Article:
Savoring summer nights on the water
The humid summer air was so thick and hot you could almost spread it like butter on toast. The stillness of the air amplified the night sounds making the lone mosquito in our sailboat’s cabin sound like a P-51 Mustang over a target. Our 12-volt fans did little to raise the comfort level in our cabin, so I popped the hatch and headed outside to the slightly cooler surroundings on deck. Big mistake. Now the mosquitoes sounded like a B-29 Bomber group. I usually don’t swim at night anymore, at least not since “Jaws” came out in 1975, but even with thoughts of a 20 foot shark finding our secluded 5-foot deep hidden cove, I jumped in. The 90-degree water felt great and refreshing. Hearing the splash, Nancy stuck her head out and called asked if I was OK. I was fine, and asked if she wanted to join me. At first she said no, but then the bomber squadron of mosquitoes started to attack. That was the fastest she has ever climbed down the ladder. When she asked about critters in the water, I told her they had already eaten.
We watched the water light up with our movements — bioluminescence. Scientists have been researching this “cold light” for hundreds of years. Dinoflagellates, a species of single-cell plankton, glow when disturbed. Tides, storms, boat wakess, marine life and swimmers cause large numbers of this type of plankton to produce light simultaneously. Those of us who travel the seas call this phenomenon “milky sea,” when areas of the ocean glow so brightly, it can interfere with nighttime navigation.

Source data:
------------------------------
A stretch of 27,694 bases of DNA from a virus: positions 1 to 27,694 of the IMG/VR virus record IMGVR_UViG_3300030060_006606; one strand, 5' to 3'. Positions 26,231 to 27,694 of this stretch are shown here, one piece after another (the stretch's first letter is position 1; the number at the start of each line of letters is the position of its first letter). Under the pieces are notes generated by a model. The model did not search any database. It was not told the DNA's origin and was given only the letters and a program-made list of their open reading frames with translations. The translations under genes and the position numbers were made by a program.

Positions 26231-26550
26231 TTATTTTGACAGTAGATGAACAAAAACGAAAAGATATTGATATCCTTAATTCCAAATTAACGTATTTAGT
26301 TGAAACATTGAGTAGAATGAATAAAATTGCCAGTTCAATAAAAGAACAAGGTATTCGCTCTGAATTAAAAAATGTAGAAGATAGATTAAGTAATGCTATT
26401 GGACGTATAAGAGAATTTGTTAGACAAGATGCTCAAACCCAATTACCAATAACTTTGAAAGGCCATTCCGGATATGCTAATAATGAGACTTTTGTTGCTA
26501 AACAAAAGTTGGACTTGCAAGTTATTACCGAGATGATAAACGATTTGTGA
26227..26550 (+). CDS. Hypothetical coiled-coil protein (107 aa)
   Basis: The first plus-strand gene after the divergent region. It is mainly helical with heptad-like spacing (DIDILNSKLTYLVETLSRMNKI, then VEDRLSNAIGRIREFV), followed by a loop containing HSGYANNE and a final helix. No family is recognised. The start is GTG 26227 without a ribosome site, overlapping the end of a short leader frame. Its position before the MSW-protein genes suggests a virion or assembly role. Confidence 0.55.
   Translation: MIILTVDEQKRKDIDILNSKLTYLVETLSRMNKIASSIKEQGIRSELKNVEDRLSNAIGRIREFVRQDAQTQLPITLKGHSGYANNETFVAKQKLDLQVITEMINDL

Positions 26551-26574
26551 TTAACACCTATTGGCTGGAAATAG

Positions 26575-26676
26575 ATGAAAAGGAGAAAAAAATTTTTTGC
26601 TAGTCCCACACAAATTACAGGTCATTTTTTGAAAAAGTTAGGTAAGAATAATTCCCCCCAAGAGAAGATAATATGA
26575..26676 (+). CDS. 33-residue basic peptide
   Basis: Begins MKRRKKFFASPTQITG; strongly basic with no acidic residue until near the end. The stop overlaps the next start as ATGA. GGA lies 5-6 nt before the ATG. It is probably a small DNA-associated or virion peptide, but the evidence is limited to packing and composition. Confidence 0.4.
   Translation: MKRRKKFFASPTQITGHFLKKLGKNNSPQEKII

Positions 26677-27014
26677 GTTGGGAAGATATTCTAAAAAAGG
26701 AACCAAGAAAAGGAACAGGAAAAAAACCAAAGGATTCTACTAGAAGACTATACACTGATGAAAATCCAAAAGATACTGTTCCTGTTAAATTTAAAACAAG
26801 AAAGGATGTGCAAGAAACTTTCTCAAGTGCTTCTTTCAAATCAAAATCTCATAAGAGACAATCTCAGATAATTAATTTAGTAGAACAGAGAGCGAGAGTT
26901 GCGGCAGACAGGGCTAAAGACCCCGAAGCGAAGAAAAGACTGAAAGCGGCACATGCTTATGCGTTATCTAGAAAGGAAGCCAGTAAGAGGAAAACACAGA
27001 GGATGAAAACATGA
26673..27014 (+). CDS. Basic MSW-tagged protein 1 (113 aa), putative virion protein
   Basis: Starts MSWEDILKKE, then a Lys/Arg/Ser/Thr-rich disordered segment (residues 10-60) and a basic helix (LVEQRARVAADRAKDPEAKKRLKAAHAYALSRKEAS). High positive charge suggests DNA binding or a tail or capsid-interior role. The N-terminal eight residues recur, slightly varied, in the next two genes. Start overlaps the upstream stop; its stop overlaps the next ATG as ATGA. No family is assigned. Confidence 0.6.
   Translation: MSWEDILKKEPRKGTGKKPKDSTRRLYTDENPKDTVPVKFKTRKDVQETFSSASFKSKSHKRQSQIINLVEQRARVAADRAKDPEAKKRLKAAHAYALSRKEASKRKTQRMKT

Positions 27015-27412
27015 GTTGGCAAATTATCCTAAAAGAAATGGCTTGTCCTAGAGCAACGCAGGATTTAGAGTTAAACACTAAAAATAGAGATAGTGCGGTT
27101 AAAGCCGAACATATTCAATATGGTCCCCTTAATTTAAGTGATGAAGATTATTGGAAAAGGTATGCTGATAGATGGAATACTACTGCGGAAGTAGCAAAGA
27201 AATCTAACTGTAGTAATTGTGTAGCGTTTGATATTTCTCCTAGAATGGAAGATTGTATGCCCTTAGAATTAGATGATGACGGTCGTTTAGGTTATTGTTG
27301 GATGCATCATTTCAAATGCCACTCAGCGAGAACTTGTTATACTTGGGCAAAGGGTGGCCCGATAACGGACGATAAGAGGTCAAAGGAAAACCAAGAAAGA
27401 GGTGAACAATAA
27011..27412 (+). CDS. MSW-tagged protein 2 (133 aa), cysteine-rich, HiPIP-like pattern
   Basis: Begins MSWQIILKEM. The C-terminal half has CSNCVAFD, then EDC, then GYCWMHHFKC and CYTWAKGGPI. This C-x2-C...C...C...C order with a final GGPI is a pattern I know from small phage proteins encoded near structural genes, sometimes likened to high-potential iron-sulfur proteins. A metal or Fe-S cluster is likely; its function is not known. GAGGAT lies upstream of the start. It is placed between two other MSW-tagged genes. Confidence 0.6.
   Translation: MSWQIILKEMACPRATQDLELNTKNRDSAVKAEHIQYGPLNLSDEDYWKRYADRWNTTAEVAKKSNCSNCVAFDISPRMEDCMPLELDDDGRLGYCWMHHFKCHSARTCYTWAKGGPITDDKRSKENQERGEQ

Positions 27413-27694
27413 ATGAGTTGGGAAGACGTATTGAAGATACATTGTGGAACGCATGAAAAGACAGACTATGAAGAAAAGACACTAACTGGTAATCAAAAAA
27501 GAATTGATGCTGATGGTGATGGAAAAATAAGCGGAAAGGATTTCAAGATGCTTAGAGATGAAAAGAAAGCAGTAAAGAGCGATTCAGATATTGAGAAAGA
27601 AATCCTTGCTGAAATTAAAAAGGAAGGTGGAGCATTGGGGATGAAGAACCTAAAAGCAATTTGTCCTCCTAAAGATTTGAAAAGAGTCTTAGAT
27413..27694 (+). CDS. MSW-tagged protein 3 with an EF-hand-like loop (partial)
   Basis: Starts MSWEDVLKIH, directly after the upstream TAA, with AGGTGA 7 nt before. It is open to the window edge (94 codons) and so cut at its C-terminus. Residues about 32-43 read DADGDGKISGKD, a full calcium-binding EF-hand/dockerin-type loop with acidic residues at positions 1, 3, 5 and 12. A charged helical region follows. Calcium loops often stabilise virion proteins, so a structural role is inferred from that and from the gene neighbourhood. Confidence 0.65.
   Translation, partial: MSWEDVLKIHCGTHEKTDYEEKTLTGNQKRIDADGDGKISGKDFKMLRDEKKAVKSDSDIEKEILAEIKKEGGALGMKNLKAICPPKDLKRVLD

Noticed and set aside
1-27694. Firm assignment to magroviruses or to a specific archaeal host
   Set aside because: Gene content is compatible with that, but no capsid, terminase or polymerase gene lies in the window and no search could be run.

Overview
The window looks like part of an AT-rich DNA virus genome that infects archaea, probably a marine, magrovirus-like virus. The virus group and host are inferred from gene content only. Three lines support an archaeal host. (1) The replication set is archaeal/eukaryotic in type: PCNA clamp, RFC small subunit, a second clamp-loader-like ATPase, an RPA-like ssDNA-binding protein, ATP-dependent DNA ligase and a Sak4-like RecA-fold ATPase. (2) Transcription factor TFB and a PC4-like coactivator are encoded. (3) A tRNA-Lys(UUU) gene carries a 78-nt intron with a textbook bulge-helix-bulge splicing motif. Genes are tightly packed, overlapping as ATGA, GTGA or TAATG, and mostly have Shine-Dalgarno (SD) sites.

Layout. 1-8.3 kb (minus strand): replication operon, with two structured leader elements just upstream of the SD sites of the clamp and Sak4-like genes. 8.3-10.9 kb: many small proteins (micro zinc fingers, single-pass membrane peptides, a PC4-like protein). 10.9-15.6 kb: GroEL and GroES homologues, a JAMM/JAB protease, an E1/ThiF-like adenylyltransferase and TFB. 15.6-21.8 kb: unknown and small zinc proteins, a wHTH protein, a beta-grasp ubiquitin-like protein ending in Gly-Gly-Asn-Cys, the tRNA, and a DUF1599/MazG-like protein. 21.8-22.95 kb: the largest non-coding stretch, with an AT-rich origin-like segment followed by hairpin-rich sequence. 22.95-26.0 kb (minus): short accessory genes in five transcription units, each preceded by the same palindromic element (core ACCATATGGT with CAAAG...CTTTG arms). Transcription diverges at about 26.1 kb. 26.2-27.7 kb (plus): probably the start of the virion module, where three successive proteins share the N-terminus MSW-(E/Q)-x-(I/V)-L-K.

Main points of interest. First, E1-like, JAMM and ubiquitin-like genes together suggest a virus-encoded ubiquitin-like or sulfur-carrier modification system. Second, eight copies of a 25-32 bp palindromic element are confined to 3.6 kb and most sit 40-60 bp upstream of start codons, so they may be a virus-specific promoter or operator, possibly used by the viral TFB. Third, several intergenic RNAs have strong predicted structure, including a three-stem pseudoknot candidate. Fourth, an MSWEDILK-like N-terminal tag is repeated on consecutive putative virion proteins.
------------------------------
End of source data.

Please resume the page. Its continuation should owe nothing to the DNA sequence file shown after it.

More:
I was off the Oregon coast back in the ’70s with our 36-foot trimaran when I saw several square miles of illuminated water. With the light from below, sailing quietly along, like a ghost ship, we felt as if we were in the Twilight Zone. Other species of light-producing life are fireflies, glowworms and several types of fungus that grow on decaying logs in the forests.
I put on my mask and snorkel and dove under the boat. Every bodily movement of my swimming created more light. Underwater, it looked as if Nancy was floating through the galaxy, brushing stars out of the way. Finding bioluminescence is easy. Just head to darkened docks or a pier at night and watch the water. We climbed aboard and felt refreshed, the citronella candles keeping the mosquitoes away.
As we looked to the northeast through the trees, we heard plenty of noise. Lights were traversing the other side of the island where we noticed a big shrimp boat anchored earlier in the day. The shrimpers on this coast usually fish at night.
There are 2,000 species of shrimp worldwide, but only five here in the Gulf of Mexico: pink, white, brown, royal red and rock shrimp. Though jumbo shrimp are commonly referred to as prawns, the prawn is more closely related to the lobster family and is an entirely different species.
The sounds of outboard motors faded into the night. The silence then matched the clear night sky, giving us a perfect view of the Milky Way. Orion’s belt was low in the western sky. The belt is comprised of three stars with Arabic names: Alnitak, Alnilam and Mintaka. Alnilam, the belt’s central white star, means “string of pearls.”
We closed our eyes and listened to the waves lapping the hull, music to sleep by. A gentle offshore breeze signaled convective air over the gulf.
The next day would be reserved for more exploring, breakfast at Cabbage Key and a sail south to Captiva Island and Sanibel.
Fair winds, calm seas. ¦
— Capt. Dennis Kirk has been traveling the P eace River since 1979 and is part owner of the N av-A-Gator, a ri verfront restaurant and marina in Lak e Suzy, just off Kings Highway. For more information, call 627-3474.